Wednesday, December 28, 2011

Romney Back on Top

The Republican game of musical chairs continues. One thing remains: Mitt Romney has held on to his seat as a leading contender for the nomination in the last four years.

Newt Gingrich's rise and fall in the past month has several lessons to tell. First, no self-serving candidate would ever dare commit himself to a positive campaign again. Gingrich tried, and by refusing to counter fire with fire until recently, his poll numbers have dipped under a relentless barrage of negative ads coming from the Perry campaign and the Romney superPAC. What was particularly foolhardy about Gingrich's pledge to remain positive is that the anti-Romney vote had shifted to him precisely because he had the fire in the belly that conservatives felt was missing in Romney. Second, this is only the most recent proof that negative ads work. Of course, what is bad for the candidate is even worse for the country. But in the heat of the campaign, no one cares. And the heat is on for 2012. Third, Gingrich's failure to get on the Virginia ballot tells a cautionary tale to any candidate who tries to play a national strategy when elections in this country are won by an organized war on the ground, state by state. Gingrich's failure to get his organizational act together only reinforced the narrative that he was erratic and not up to the grueling task of a long campaign.

As Gingrich supporters in Iowa return to the Romney camp, others have gone to Rick Santorum and especially to Ron Paul. This should not be surprising. Ron Paul is the original article. A Tea Partier before the (modern) Tea Party who has spent the better part of his life advocating his libertarian, small government philosophy. Between Paul and Santorum, Paul is likely to finish nearer to the top in the long haul because he has an organization on the ground in more states and because 2012 will be about the economy, not culture. What the Republicans want more than anything else (other than to defeat Obama) is to overturn Obamacare, not protect human life or restore DADT in the military. Cultural issues, in any case, are not going to be salient in a primary race where everyone already agrees on them. This is one reason why all the ads Rick Perry are putting out touting his Christian faith are gaining so little traction. (They will be enough, however, to split the socially conservative vote between him, Michele Bachmann and Santorum so a Huckabee-like surprise victory as in 2004 is not likely.)

As a sign of his newfound confidence, Mitt Romney's closing argument in Davenport, Iowa, as the campaigns wind down for the New Year just days before the Iowa caucuses was focussed entirely on Joe Biden and Obama, not any of his rivals who are struggling for political relevance. Having survived the Bachmann, Perry, Cain, and Gingrich insurgencies, Romney has proven his mettle to many who had doubted him before that he can take on Barack Obama. And that -- a competent candidate -- is what Republican primary voters are ultimately looking for.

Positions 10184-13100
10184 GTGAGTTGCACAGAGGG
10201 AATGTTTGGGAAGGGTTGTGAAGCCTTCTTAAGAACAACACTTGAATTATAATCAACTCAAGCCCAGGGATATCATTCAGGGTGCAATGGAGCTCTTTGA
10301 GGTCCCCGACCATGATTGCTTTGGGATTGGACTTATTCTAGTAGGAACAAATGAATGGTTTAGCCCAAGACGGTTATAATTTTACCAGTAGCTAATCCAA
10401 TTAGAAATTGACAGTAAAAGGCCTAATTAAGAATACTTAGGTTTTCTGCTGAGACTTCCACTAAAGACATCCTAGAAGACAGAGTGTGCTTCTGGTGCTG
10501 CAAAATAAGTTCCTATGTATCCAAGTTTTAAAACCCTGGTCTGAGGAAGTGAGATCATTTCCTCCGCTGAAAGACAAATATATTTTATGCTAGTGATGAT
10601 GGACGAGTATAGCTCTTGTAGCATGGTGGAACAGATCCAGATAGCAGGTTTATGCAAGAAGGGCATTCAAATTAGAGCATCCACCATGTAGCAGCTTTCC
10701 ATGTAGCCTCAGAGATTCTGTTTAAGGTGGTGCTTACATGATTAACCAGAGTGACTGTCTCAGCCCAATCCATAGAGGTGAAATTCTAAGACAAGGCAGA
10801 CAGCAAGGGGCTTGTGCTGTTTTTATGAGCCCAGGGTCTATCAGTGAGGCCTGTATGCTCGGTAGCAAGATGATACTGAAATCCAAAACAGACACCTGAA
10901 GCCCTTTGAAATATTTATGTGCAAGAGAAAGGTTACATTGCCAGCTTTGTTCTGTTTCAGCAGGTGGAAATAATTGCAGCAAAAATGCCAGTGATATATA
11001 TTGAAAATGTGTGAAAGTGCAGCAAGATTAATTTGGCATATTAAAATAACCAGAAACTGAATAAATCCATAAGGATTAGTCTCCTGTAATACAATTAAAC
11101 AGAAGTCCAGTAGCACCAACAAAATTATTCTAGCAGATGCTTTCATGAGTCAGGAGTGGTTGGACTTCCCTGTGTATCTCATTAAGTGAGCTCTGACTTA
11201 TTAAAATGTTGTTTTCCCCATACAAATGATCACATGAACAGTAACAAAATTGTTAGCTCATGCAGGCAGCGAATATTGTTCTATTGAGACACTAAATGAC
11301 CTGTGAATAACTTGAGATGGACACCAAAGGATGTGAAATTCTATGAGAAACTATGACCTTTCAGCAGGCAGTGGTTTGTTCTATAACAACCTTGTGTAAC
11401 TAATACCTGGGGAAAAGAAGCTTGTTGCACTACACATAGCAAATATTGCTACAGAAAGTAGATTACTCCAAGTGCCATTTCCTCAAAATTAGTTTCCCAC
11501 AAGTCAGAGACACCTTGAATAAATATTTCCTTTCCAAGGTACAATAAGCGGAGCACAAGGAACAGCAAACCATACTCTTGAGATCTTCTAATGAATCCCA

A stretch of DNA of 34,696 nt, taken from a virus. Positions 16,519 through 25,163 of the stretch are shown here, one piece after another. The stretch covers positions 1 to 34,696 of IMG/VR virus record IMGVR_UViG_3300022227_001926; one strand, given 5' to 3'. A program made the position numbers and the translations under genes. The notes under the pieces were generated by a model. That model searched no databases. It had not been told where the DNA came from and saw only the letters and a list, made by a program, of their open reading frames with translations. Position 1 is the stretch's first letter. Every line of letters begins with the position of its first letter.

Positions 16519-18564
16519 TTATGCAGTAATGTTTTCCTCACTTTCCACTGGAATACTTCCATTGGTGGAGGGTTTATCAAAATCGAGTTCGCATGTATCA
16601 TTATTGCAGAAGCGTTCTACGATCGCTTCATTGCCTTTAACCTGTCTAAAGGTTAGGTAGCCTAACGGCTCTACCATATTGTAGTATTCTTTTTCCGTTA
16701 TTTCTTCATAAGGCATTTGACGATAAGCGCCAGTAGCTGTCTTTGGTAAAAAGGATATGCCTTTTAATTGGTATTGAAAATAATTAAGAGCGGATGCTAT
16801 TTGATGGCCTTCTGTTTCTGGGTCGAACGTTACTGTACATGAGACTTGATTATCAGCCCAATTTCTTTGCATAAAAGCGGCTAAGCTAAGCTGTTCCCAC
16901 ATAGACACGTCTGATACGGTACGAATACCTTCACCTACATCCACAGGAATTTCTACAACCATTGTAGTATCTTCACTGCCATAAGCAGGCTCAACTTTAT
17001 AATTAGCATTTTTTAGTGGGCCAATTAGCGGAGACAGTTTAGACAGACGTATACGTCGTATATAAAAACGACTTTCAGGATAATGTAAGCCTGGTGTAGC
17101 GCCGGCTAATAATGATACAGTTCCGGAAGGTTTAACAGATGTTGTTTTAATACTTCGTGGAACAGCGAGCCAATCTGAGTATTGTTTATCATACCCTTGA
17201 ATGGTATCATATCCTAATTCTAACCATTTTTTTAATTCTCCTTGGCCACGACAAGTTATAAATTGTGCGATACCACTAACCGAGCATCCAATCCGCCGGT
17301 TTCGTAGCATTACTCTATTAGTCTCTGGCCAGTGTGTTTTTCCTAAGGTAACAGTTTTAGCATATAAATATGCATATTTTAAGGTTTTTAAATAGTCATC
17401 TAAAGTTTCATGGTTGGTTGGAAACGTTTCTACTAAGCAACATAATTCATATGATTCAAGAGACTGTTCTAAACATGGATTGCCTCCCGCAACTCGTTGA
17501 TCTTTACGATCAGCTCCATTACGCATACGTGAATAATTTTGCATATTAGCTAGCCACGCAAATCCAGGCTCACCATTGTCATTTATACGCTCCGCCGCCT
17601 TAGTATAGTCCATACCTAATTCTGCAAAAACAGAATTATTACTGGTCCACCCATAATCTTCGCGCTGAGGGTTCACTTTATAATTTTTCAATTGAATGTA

Wednesday, December 7, 2011

Eleventh Hour Reconfigurations in the Republican Primary Race

With so many candidates moving in and out of frontrunner status in the Republican nomination race in the past months, it would appear that the winner of the game of musical chairs could simply be determined by when the music stops. And it stops on January 3, when the Iowa caucuses meet.

Whether or not there has been a method to the madness, with less than a month to go, it would appear that Newt Gingrich has a shot to the seat at the top. New polls show Gingrich overtaking frontrunner Mitt Romney in the key states of Iowa, South Carolina, and Florida. Assuming Romney takes New Hampshire, Gingerich looks set to take three of the first four contests. He would then look like a formidable frontrunner by the end of January, if he doesn't slip.

Whether or not Gingrich will hold on to his lead will turn on whether and how much Democrats and the press decide to publicize his history of ethics violations and his prior experience as an alleged lobbyist. It will also depend on the effect of Gingrich's rather hasty acceptance of Donald Trump's invitation to host a debate for the Republican candidates, most of whom have wisely declined. Finally, Gingrich's fate rests on how soon the supporters of Ron Paul, Rick Perry, and Michelle Bachmann join the Gingerich bandwagon. The longer the second-tier candidates stay on the campaign trail, the more likely Romney would be able to use his own considerable resources to fight on by a war of financial attrition.

It appears that the DNC ad on Mitt v. Mitt, timed to coincide with the implosion of the Herman Cain campaign, could be working. Meanwhile, a story just broke that electronic records of Romney's gubernatorial administrations were deleted when he left office. Coordinated by the White House or not, David Plouffe must be delirious with the possibility of a Gingrich nomination, but he's probably taking no chances. In Kansas this Tuesday, President Obama delivered his inaugural 2012 campaign speech, making clear that he anticipates that the central issue of the upcoming election to be the debate about the role and size of government. Why give this speech now? Perhaps because the White House hopes that Republicans who cannot forgive Mitt Romney for "Obamaneycare" will place their hopes on Gingrich.

And if that happens, Obama would be feeling a whole lot more secure about his seat at the Oval Office through 2016.